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Pragmatic randomised controlled trial of local corticosteroid injection and naproxen for treatment of lateral epicondylitis of elbow in primary care.

Hay EM, Paterson SM, Lewis M, Hosie G, Croft P. BMJ 1999 Oct 9;319(7215):964-8.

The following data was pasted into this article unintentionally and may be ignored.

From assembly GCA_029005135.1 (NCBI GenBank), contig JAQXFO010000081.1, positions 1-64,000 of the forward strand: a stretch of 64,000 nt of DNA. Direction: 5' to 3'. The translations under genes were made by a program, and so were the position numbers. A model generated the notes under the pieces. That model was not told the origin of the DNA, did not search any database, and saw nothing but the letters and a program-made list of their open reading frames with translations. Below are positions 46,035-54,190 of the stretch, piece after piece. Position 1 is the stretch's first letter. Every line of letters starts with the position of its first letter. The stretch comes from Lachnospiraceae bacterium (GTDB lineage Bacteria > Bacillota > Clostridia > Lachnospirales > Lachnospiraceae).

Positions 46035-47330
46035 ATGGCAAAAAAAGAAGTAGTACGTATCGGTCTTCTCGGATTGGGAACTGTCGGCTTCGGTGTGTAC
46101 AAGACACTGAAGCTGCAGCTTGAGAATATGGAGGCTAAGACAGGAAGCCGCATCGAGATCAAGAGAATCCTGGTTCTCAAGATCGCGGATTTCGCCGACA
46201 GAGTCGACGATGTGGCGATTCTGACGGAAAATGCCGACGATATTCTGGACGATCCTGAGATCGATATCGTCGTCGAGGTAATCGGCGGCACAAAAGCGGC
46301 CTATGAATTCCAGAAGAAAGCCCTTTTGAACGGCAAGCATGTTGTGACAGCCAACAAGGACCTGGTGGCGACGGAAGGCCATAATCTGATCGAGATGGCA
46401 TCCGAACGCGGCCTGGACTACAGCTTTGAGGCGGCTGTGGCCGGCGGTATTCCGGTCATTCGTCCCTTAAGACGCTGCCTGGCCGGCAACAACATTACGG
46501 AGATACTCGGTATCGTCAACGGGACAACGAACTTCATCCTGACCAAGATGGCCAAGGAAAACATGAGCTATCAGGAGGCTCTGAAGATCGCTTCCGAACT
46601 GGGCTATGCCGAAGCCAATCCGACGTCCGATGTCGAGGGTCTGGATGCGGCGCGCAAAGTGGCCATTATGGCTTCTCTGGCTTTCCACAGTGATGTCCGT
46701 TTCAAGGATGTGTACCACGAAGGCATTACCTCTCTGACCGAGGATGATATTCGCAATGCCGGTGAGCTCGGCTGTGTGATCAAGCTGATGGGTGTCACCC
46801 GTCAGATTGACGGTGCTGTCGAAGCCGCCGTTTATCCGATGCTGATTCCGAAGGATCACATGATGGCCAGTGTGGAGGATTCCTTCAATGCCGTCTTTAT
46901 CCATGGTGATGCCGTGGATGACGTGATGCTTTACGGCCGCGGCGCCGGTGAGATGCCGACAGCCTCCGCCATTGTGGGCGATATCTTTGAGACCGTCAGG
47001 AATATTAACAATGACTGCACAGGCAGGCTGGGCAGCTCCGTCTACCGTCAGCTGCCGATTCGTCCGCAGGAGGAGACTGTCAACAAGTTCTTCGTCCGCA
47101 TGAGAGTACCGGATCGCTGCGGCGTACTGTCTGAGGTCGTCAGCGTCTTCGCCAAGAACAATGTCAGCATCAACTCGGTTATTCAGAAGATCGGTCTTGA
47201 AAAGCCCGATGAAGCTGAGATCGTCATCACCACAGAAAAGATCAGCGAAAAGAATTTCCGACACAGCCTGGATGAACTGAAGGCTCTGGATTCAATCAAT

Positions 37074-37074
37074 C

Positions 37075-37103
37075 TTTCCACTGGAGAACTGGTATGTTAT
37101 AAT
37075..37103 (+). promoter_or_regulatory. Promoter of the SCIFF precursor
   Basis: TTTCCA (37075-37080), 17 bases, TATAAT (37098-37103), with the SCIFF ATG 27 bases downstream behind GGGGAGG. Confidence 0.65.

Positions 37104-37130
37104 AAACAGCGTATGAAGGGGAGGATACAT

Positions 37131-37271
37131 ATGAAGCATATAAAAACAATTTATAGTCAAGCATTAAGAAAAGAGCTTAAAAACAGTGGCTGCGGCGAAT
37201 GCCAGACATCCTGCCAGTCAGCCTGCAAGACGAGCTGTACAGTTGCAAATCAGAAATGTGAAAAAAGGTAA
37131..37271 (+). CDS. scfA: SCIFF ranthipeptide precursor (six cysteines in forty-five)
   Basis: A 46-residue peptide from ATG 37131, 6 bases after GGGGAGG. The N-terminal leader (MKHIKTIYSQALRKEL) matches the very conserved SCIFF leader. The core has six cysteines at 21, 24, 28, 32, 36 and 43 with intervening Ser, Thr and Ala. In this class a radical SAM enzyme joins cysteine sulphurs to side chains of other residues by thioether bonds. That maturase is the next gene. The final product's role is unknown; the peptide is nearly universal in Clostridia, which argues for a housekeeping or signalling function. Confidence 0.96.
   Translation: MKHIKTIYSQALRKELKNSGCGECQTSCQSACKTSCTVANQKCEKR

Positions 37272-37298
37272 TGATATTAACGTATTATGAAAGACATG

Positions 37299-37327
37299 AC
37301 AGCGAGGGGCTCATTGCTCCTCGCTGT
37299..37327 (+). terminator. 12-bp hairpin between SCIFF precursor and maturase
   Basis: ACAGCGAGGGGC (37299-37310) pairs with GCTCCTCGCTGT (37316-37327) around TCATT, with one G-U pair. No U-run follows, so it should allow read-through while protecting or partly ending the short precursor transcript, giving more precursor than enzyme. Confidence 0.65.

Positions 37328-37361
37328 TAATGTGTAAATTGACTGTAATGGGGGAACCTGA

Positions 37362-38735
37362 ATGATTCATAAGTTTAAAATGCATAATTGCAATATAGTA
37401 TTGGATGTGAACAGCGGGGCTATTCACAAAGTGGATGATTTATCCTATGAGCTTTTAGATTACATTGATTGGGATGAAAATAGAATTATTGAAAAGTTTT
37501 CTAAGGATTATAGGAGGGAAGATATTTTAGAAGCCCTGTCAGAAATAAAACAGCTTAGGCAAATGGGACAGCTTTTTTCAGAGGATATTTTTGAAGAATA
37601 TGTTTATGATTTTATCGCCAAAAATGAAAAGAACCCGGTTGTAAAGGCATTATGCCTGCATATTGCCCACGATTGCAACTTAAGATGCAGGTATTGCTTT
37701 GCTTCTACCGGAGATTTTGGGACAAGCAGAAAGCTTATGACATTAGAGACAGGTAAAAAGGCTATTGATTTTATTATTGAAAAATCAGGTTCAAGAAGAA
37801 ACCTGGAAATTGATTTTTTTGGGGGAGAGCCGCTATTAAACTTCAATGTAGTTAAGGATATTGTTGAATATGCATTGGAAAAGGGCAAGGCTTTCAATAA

OBJECTIVE: To compare the clinical effectiveness of local corticosteroid injection, standard non-steroidal anti-inflammatory drugs, and simple analgesics for the early treatment of lateral epicondylitis in primary care. DESIGN: Multicentre pragmatic randomised controlled trial. SETTING: 23 general practices in North Staffordshire and South Cheshire. PARTICIPANTS: 164 patients aged 18-70 years presenting with a new episode of lateral epicondylitis. Interventions: Local injection of 20 mg methylprednisolone plus lignocaine, naproxen 500 mg twice daily for two weeks, or placebo tablets. All participants received a standard advice sheet and co-codamol as required. MAIN OUTCOME MEASURES: Participants’ global assessment of improvement (five point scale) at four weeks. Pain, function, and “main complaint” measured on 10 point Likert scales at 4 weeks, 6 months, and 12 months. RESULTS: Over 2 years, 53 subjects were randomised to injection, 53 to naproxen, and 58 to placebo. Prognostic variables were similar between groups at baseline. At 4 weeks, 48 patients (92%) in the injection group were completely better or improved compared with 30 (57%) in the naproxen group (P<0.001) and 28 (50%) in the placebo group (P<0.001). At 12 months, 43 patients (84%) in the injection group had pain scores 0.05). CONCLUSIONS: Early local corticosteroid injection is effective for lateral epicondylitis. Outcome at one year was good in all groups, and effective early treatment does not seem to influence this.

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